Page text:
Elizabeth Perkins House
The Elizabeth Perkins house stands as one of the most complete and finest surviving examples of colonial revival architecture and interior design in the Piscataqua Region of Maine that is open to the public on a regular basis. Its gabled outline, elegant grounds, and prominent site along the York River at the end of the 18th century Sewall's Bridge combine to make it one of York's most prominent and endearing historic landmarks.
The collections and furnishings housed here are a prime example of the Colonial Revival, a movement that was popular in New England at the turn of the 20th century. It was in large part a reaction to the industrialization, urbanization, and mass immigration happening in America at the time. The colonial revival was an attempt to escape the overwhelming changes the nation was facing by studying, preserving, and "recreating" colonial life. The movement rarely authentically reproduced historical truths, but instead created an idealized version of that past. It was during this period that once functional objects began to be used as decorative artifacts. Miss Elizabeth Perkins created comfortable interiors here that evoke the past through the antiques and decorative objects that crowd them, but also disguised the creature comforts that were demanded by late Victorian households. The result is a series of interiors that serve almost as stage sets for the lives and activities that took place in them.
In 1686 a one room house with an end chimney was built here by a Timothy Yeales; it was called the "Piggin House." The name is derived from the small wooden box with an upright stave to serve as a handle that was known as a piggin. The present dining room in the rear ell is believed to incorporate parts of that original house. A later owner added the large two story center chimney four room Georgian style house that overlooks the York River about 1730. The property changed hands a number of times over the years until 1898 when Mary Sowles Perkins and her daughter Elizabeth purchased the then dilapidated property for $1300. From 1900 to 1935 Elizabeth and her mother added many additions and altered the house to suit their living and entertaining needs. One interesting addition was the placement of a Cigar Store Indian, belived to have been carved by Samuel A. Robb, overlooking the York River.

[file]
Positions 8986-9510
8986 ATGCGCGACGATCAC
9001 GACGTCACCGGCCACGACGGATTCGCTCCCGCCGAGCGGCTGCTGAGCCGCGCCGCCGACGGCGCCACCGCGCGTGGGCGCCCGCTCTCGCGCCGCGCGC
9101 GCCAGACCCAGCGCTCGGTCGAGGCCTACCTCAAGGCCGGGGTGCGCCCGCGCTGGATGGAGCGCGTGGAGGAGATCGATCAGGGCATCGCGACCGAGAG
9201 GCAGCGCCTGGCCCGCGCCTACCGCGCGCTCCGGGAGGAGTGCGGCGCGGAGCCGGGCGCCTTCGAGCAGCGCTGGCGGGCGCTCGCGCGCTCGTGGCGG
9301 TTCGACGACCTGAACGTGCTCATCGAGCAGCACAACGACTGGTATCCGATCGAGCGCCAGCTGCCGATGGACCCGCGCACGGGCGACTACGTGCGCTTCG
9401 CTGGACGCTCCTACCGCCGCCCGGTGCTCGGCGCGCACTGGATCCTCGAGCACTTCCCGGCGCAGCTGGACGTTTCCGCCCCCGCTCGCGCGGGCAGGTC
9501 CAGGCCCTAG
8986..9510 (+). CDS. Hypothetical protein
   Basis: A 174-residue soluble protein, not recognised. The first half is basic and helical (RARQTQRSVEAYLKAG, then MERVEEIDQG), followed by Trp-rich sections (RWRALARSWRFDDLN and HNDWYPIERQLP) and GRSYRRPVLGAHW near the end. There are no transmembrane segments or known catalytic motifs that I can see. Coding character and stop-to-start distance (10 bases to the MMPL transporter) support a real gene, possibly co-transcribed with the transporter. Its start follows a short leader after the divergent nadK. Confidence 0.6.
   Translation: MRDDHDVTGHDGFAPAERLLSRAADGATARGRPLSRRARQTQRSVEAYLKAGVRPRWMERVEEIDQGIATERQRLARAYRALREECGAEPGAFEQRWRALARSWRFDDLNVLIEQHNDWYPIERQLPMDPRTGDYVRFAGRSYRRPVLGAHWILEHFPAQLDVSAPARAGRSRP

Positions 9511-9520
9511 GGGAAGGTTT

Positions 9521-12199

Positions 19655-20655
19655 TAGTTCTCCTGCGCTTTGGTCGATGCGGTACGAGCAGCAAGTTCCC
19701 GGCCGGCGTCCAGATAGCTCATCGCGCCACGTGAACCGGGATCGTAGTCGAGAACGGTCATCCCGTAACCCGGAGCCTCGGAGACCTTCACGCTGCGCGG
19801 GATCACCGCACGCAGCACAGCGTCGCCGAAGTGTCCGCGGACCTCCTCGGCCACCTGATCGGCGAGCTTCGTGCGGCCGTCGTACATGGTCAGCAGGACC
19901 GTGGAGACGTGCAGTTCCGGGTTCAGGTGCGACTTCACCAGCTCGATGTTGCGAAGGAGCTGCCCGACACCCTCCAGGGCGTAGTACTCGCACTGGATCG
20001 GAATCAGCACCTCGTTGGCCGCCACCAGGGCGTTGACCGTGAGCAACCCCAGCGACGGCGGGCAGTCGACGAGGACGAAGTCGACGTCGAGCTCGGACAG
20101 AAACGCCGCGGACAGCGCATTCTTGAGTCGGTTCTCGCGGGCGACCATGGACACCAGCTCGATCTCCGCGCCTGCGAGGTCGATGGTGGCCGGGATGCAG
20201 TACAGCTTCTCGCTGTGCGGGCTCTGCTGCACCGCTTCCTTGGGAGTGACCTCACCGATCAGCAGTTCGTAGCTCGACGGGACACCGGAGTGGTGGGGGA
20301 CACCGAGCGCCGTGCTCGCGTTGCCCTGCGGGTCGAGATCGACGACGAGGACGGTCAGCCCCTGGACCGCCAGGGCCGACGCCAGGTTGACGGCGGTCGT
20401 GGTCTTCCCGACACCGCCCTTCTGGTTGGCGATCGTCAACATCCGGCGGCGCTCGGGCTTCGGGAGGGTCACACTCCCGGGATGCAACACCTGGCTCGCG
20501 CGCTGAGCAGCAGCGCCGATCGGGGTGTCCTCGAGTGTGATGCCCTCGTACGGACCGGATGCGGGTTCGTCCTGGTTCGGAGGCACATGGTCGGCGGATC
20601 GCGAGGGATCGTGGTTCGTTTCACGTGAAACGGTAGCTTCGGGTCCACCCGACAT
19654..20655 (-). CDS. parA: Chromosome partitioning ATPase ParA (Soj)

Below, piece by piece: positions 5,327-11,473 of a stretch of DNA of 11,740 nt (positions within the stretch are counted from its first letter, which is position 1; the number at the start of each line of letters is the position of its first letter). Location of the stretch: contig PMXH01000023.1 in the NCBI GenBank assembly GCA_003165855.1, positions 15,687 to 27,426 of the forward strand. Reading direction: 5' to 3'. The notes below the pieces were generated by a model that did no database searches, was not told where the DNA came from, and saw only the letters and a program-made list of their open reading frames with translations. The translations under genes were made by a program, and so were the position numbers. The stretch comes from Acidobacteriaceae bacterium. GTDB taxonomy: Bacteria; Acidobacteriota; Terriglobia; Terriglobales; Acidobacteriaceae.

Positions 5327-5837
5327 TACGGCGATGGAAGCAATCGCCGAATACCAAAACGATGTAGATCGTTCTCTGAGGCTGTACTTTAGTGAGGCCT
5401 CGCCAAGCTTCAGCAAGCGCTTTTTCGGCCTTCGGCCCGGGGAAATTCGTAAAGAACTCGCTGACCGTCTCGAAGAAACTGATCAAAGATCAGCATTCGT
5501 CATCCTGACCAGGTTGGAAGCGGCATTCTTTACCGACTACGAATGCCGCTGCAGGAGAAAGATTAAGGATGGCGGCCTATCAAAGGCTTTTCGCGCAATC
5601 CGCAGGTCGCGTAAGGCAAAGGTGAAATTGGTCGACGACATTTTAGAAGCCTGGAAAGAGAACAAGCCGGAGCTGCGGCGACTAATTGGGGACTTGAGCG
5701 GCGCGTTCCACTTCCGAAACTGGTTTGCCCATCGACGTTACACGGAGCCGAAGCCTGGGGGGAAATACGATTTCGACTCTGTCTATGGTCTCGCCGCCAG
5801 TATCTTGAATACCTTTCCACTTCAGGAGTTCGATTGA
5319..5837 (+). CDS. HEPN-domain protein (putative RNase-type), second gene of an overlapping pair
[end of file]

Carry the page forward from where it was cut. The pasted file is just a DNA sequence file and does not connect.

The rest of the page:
Elizabeth and Mary were driving forces of the colonial revival movement in York. Arriving from New York to summer here, over the years they were involved in movements to save the Old Gaol, Jefferd's Tavern, and the Old School House. On the river, they transformed their own house into a version of a "colonial home" that combined contemporary trends and their own personal taste. Elizabeth loved to go antique hunting, and the furnishing of this house allowed her to indulge in that passion. Combined with inherited furnishings and family portraits are large amounts of decorative accessories, glass, and ceramics accumulated in these buying forays, many with local histories. The eclectic interiors mix rare Aubusson, oriental, and hooked rugs with fine American and European antique furniture, paintings and tapestries augmented by more homely accoutrements added for comfort. Visitors find rooms filled with rare and wonderful things that are nonetheless comfortable and inviting. A fine Simon Willard tall clock on the stair landing ticks away the hours just as it did when Miss Perkins was in residence and bespeaks the timeless aura of the interiors.
Mary died in 1929 and by the late 1930s Elizabeth had decided to dedicate the house as a memorial to her mother. All further work from then on focused on the creation of a more "colonial" interior. Elizabeth Perkins died in 1952, bequeathing the house for use as a museum. Today the house is preserved as it was at the time of her death and is open to the public mid June through September.